- "But, um, just so we don't, uh, disturb anybody, let's go out into the forest. Can't be too careful with this magic, you know!"
Logray's ceremonial wand was an artifact that allowed its possessor to practice magic, and was used by the Ewok shaman Logray at the time of the Galactic Civil War. It was broken when the young Teebo tried to use it without Logray's permission, sometime around 3.5 ABY.
Ceremonial magic wands were used by the Ewok shamans on the Forest Moon of Endor. One such wand belonged to Logray of Bright Tree Village. It was made of a single piece of wood, approximately the size of an Ewok's arm, adorned with three feathers and a bright white marble. With the artifact, a mere apprentice was able to make a flute dance on the wind and play a tune. The wand also allowed its user to conjure puffs of prism powder that zoomed in the air like miniature comets.
- "Come on, girls! Let's get away from this guy and his crazy magic!"
- ―Wicket W. Warrick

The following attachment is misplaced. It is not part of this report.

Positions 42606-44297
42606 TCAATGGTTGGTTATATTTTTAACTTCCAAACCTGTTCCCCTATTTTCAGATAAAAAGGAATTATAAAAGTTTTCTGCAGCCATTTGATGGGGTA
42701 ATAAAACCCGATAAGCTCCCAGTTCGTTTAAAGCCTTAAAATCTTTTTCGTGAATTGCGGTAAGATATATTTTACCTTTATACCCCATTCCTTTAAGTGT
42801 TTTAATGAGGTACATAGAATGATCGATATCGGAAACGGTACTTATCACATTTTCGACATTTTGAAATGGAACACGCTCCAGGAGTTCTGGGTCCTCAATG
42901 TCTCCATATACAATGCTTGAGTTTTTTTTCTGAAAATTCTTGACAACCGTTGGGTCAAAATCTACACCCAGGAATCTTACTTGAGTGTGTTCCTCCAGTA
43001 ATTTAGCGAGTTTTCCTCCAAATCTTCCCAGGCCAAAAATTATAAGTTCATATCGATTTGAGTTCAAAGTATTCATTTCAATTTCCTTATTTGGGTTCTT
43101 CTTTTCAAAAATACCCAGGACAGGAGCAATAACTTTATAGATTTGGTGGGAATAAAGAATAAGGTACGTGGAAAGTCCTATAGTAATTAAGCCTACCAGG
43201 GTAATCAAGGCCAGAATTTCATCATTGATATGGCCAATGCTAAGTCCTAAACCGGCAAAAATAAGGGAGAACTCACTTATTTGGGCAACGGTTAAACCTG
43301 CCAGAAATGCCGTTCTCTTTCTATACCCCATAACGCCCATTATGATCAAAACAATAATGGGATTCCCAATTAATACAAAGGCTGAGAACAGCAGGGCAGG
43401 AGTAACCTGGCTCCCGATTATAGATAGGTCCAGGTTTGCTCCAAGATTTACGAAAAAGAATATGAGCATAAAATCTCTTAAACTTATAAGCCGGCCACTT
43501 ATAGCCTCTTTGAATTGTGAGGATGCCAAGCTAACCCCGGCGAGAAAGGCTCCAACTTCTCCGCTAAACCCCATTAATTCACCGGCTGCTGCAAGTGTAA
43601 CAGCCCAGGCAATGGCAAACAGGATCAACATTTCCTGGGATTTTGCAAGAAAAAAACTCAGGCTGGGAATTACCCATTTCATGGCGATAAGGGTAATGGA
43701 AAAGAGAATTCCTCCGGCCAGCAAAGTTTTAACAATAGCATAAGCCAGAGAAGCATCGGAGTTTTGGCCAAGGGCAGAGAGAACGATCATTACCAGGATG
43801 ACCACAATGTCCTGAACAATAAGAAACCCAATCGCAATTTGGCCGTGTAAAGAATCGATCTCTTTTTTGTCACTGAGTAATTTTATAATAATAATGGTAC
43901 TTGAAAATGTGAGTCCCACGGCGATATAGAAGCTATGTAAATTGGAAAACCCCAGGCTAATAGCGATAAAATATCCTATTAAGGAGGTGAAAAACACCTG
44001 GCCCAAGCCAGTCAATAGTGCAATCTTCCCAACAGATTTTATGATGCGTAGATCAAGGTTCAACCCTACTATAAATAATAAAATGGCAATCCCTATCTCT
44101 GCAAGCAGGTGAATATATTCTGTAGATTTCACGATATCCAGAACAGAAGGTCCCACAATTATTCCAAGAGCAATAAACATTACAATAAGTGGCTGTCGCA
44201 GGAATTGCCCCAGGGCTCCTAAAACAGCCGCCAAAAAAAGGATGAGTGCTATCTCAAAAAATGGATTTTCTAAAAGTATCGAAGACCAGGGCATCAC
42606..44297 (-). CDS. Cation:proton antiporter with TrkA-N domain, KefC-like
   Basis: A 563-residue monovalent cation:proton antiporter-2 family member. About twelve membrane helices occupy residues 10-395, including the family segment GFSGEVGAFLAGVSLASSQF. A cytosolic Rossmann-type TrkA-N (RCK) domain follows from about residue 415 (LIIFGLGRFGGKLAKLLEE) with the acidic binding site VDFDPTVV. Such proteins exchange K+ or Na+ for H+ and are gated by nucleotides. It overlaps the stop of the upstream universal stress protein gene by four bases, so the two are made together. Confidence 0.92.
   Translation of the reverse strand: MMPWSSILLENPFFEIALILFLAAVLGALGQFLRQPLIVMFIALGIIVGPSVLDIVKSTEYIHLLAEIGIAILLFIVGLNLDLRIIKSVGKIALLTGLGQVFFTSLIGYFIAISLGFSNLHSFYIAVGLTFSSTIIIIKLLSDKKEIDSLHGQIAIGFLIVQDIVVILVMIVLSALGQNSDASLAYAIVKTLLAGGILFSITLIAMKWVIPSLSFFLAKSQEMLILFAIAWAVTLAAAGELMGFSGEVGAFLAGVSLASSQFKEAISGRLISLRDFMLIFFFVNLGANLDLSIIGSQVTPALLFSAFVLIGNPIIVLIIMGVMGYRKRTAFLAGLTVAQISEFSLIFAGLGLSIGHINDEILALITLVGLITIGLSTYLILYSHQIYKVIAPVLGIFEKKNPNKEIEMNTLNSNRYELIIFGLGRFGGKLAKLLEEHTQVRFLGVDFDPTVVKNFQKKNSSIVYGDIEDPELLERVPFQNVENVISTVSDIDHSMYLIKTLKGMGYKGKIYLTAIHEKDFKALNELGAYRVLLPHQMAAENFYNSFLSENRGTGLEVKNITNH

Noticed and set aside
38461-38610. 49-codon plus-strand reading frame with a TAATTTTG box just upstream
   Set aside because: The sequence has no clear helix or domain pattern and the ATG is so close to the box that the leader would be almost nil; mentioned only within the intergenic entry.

Logray's ceremonial wand belonged to Logray, an old Ewok who served as the head shaman of Bright Tree Village during the Galactic Civil War, a galactic conflict fought between the Galactic Empire and the Rebel Alliance. Around 3.5 ABY, the young Teebo—Logray's new apprentice—once borrowed the wand without his teacher's permission. He wished to practice magic in the forest, in hopes of impressing his friends Latara, Kneesaa, and Wicket. As Teebo was not a properly trained magician, his spells went wrong quickly. The conjuring of small comets went out of control, causing Latara's flute to fall on the ground and break. Logray's magic wand was also broken in the process.
Following this event, Teebo and his friends were lured into the den of Morag, the Tulgah witch. Logray came to the rescue of the young Ewoks and gained the upper hand over Morag, with the help of Teebo. When the battle was over, the old shaman first blamed Teebo for abusing magic, ruining his ceremonial wand and putting the life of his friends in danger. But Logray also recognized his apprentice had relied on himself to get out of trouble as he had been taught, which prompted Logray to forgive Teebo.